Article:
Race & Racial Profiling

Annabelle Lever (University of Geneva – Department of Political Science) has posted Race and Racial Profiling (Oxford Handbook of the Philosophy of Race, ed. Naomi Zack (OUP 2016)) on SSRN.

Here is the abstract:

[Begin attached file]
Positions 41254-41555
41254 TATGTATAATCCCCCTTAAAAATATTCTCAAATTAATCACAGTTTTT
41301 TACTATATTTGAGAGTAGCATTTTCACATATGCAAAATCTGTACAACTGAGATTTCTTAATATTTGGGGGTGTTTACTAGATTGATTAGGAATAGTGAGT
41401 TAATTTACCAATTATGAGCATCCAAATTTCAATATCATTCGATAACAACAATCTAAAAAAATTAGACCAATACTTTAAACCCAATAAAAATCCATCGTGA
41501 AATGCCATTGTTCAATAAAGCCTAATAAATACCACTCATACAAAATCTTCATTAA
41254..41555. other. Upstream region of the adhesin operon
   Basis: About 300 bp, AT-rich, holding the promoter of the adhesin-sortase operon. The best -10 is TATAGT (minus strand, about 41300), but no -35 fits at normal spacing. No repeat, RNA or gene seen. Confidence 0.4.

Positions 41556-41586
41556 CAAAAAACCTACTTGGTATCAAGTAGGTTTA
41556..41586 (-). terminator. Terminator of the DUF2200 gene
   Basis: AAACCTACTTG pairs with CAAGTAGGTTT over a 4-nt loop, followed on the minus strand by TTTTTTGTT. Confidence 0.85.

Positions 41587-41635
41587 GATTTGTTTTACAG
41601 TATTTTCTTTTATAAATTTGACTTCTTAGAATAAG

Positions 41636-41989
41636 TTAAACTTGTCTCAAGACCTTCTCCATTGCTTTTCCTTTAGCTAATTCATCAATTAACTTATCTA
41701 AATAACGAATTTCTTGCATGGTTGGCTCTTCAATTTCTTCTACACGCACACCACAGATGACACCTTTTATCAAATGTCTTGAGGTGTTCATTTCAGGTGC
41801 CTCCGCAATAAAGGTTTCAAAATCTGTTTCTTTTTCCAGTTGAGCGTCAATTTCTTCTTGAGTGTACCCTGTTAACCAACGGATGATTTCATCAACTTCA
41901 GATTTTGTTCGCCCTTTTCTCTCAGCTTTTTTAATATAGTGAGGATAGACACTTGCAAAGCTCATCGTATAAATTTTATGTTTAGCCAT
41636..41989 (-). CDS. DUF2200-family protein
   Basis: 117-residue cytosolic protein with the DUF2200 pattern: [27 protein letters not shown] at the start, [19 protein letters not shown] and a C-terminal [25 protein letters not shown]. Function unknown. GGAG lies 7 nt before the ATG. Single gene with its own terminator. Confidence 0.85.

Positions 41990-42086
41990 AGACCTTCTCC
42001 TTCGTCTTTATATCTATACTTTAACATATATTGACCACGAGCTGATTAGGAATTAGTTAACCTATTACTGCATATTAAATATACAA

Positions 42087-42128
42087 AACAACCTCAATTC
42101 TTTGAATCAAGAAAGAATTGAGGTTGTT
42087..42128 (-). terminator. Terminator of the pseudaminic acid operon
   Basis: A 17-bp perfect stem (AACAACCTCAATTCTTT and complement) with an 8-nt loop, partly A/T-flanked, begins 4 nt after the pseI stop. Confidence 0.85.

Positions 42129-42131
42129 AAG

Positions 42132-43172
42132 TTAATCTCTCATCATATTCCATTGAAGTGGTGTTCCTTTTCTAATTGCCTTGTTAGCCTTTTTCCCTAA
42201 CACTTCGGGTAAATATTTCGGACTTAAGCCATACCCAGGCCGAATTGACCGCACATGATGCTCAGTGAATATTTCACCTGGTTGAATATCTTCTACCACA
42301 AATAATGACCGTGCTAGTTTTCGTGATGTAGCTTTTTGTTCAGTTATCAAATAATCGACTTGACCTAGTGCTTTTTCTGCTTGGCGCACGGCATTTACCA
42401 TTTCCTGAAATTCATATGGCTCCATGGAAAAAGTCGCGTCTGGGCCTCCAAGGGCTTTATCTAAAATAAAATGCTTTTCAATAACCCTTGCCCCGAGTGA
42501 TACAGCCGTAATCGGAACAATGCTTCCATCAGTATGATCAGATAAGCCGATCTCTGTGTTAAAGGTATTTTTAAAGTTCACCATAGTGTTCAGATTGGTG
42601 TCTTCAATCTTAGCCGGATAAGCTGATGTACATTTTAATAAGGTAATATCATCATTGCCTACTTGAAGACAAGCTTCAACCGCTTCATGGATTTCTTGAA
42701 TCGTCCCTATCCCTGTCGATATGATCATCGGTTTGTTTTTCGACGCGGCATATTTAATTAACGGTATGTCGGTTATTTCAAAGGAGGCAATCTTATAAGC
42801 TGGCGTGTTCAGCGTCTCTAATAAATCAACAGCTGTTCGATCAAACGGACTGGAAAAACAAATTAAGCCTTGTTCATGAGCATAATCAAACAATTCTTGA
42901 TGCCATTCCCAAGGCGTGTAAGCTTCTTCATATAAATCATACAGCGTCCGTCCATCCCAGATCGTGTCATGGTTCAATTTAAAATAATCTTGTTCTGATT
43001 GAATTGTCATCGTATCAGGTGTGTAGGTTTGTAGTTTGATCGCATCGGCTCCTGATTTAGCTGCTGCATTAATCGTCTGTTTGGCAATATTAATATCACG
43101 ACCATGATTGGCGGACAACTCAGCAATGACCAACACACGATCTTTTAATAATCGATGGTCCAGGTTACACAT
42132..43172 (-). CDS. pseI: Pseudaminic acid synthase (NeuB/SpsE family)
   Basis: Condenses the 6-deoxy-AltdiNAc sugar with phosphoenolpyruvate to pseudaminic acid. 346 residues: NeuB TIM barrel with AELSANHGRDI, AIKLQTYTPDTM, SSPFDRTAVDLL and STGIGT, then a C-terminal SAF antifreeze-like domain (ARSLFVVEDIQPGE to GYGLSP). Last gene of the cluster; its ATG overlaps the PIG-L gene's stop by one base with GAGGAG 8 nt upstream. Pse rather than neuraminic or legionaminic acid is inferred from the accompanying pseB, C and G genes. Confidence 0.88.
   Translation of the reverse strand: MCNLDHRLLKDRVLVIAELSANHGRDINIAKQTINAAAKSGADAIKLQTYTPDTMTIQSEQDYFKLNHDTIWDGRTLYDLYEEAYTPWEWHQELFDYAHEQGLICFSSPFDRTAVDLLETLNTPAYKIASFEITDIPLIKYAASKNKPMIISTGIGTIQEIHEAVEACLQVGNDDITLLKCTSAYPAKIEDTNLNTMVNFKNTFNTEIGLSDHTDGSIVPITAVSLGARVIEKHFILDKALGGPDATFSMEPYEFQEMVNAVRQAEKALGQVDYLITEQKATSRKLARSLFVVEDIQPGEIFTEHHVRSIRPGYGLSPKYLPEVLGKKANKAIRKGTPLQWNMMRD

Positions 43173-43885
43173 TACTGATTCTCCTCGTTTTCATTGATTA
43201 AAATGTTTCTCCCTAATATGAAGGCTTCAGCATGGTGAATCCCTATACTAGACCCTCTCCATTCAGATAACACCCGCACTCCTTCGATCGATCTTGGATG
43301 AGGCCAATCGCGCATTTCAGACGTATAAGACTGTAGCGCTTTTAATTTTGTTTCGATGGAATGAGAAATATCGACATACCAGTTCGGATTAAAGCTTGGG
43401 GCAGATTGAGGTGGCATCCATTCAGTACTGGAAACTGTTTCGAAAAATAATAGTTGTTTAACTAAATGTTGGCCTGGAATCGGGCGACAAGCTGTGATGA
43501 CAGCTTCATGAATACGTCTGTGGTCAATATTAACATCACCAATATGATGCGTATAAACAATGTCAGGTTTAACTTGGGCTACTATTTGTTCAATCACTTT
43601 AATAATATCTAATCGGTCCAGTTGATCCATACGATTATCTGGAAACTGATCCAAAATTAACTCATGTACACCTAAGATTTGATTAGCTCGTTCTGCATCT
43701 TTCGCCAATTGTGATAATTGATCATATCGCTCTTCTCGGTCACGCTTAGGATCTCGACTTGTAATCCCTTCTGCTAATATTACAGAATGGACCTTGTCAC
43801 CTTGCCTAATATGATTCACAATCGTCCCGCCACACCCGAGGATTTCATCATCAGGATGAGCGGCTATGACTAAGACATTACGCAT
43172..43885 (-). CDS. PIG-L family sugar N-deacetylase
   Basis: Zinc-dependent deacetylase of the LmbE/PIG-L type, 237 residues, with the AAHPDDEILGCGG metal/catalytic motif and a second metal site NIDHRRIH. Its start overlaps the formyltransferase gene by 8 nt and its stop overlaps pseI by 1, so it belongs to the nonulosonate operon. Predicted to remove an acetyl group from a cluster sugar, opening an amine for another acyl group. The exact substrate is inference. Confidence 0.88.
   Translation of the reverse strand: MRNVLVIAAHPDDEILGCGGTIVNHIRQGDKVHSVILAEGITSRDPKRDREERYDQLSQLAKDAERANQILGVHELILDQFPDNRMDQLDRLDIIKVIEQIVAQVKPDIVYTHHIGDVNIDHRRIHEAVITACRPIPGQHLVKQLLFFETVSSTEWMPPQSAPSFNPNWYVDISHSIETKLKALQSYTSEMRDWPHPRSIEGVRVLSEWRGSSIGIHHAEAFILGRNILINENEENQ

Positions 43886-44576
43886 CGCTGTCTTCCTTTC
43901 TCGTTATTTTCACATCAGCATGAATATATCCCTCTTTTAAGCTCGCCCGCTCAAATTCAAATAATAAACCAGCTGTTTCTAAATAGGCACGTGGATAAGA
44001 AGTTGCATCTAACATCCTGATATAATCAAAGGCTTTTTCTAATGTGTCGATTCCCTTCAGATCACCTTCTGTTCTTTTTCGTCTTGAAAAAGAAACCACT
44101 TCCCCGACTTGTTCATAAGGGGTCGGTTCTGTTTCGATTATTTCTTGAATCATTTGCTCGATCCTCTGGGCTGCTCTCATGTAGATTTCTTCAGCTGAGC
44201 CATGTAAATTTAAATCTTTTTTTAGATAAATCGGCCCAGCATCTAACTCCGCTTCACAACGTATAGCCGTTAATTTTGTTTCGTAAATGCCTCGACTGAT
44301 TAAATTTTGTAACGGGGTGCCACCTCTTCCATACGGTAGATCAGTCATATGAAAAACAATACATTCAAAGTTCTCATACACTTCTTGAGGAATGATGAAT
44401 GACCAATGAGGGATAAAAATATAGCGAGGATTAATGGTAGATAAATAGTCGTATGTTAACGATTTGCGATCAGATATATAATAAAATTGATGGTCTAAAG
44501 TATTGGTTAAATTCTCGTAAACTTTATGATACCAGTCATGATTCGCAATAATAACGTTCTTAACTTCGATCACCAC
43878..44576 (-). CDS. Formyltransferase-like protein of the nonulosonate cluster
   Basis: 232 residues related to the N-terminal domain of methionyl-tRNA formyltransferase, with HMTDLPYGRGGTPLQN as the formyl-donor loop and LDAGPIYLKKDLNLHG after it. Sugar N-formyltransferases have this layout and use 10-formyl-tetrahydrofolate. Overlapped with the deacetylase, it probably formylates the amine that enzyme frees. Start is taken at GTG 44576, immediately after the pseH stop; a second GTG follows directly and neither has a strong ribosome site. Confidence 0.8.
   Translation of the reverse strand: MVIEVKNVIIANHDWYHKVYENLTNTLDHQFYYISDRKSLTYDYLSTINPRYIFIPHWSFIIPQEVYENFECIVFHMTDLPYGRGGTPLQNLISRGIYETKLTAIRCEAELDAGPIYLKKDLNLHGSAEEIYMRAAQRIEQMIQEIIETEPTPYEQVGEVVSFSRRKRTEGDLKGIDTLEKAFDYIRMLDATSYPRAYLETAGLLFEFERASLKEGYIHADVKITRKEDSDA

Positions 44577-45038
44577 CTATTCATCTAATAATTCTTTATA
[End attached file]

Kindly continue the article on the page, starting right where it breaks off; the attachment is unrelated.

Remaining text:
Philosophical reflection on racial profiling tends to take one of two forms. The first sees it as an example of ‘statistical discrimination,’ (SD), or when, if ever, probabilistic generalisations about group behaviour or characteristics can be used to judge particular individuals.(Applbaum 2014; Harcourt 2004; Hellman, 2014; Risse and Zeckhauser 2004; Risse 2007; Lippert-Rasmussen 2006; Lippert-Rasmussen 2007; Lippert-Rasmussen 2014). This approach treats racial profiling as one example amongst many others of a general problem in egalitarian political philosophy, occasioned by the fact that treating people as equals does not always require, or permit, us to treat them the same. The second form is concerned with how racial profiling illuminates the nature, justification, and reproduction of hierarchies of power and privilege based on skin colour and morphology. This form of reflection on racial profiling is therefore less about the justification for judging people based on the characteristics of the group to which they (appear to) belong, and more concerned with the specific ways in which the association of racialised minorities – and, in particular, black people – with crime, contributes to, and reflects, racial inequality, unfreedom, and oppression.(Kennedy 1998; Zack, 2015; Lever, 2005; Lever 2007). Both approaches to profiling have much to recommend them and, taken together, they form an essential component of the political philosophy of race. The statistical approach has the merits of linking racial profiling, as practice, to a body of other practices that generate and justify inequalities based on factors other than race, but it typically offers little by way of insight into the role of racial profiling itself in sustaining racial inequality and injustice. The racial construction approach, for obvious reasons, is rather better at the latter task, but its insights tend to come at the price of a broader understanding of the ways in which inequality is reproduced and justified, or of the ethical dilemmas raised by our competing claims to security. As we will see, insights from both approaches can be synthesized to clarify what, if anything, is wrong with racial profiling and what broader conclusions for equality and security follow from the study of profiling.

 

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